Functional Miso Butter

Getting miso into your daily routine is pretty easy. You should try to do that. It’s really tasty. It actually does help in your overall digestion. Miso can also replace some very high sodium seasoning pastes and cubes, while adding more flavor and no chemicals.

Miso aids in digestion. It may have other beneficial effects on the human body as well. Pre-digesting complex starches into simpler sugars certainly does.

Foods that work like that are called functional foods. If you are going for those benefits, it’s recommended that you never boil anything with miso. If you are adding it to soup, make sure the broth is under 140F when you add it.

Or add it last minute to your favorite mac and cheese when it’s not super hot. If you add it to a salad dressing you get all the taste and health benefits without the worry of destroying any beneficial enzymes and probiotic bacteria and yeasts.

In fact, you can marinate all types of things in it, increasing the flavor and upping the nutritional benefits while reducing any residual toxins. Add it chilled, or at room temperature.

We make miso dressings that are kept in the refrigerator for years while they develop more layers of flavor. We also actually often find them stashed away somewhere years later.

In this case, however, we were going for both flavor and functionality. We used a readily availble sweet white miso. We make ours. We have lots of videos and more to come on bhow you can make misos as well – from almost anything.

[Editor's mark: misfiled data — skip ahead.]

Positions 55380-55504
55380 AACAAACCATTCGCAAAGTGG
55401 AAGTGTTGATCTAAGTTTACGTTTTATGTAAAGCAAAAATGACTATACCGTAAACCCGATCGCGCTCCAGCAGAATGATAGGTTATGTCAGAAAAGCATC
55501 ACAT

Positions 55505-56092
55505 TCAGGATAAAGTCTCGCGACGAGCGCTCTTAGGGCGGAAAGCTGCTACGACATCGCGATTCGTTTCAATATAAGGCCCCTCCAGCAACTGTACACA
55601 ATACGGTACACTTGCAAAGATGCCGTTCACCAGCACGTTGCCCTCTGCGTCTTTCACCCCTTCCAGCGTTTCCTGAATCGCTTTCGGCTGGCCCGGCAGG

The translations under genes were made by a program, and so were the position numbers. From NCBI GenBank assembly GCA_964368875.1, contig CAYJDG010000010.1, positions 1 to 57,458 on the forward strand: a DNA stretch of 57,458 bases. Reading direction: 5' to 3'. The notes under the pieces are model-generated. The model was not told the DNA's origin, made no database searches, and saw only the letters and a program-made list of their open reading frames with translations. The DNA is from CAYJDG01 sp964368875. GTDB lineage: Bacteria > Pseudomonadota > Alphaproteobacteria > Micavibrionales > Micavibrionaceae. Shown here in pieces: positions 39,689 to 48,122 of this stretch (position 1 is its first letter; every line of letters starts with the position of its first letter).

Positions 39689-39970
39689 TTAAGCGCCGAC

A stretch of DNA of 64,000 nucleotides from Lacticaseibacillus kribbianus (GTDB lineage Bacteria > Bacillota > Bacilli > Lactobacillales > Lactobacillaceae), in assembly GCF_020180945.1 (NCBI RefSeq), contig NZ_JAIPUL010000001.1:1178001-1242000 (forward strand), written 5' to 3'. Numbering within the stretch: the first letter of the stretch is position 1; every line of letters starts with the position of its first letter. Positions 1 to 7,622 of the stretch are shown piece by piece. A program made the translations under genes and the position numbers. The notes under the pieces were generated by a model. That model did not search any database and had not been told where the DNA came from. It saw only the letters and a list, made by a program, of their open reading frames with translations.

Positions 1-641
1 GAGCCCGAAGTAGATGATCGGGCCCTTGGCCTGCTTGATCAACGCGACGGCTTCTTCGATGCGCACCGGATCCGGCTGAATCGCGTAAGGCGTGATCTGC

It’s easy to buy miso though, although it can be really expensive for the good stuff.

This recipe is so easy and so versatile. The flavor combination with the cultured butter gives it a savory caramel taste.Don’t want to use butter? Use tahini or nut butter.

And get all your five tastes – or more – in what you eat. Balance your food tastes, balance your energy!

  • 1 TB or 1 ounce or 32 grams of miso (Sweet white, sweet red, baked corn miso)
  • 5 TB or 3 ounces or 85 grams unsalted, cultured butter

Toast with miso butter. Compound butter for chicken kiev. See the next post for a really cool way we used our compound miso butter!

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We’re Kimchi-ing. Bright Green Kimchi-ing.

Although most people associate kimchi with spicy red peppers and some type of fish or fish sauce, we consider kimchi to be a method of preparing pickles. Before Koreans started using red pepper flakes and fish sauce in their national dish, they had already created an amazingly tasty spectrum of fermented things with or without cabbage, with or without fish or shrimp.

If you are using cabbage here is an introduction to how to pre-pare it for kimchi, or even saurkraut. Or any numbers of wildly diverse pickles. If you want to attend an online class on making my favorite kimchi just go here.

The kimchi method is pretty well described in the video class on fermenting using the kimchi technique below. The salt amount you use to pre-treat your cabbage, or most other vegetables, isn’t precise.

We estimate that if you are going to use a medium sized head of green, leafy cabbage that weighs about 1 to 2 pounds or 675 grams to make about a quart or liter of kimchi, you will need about 1/2 cup or 50 grams of coarse sea salt or kosher salt.

  • 1 to 2 pounds or 675 grams leafy green cabbage
  • 1/2 cup or 50 grams coarse sea salt or kosher salt

Pickling season has officially begun. Besides, this can take less than a week and will provide a quart or liter of kimchi. Almost instant gratification. And if you only have carrots available? Slice them up and follow the same method. We also love celery kimchi. Or Cucumbers!

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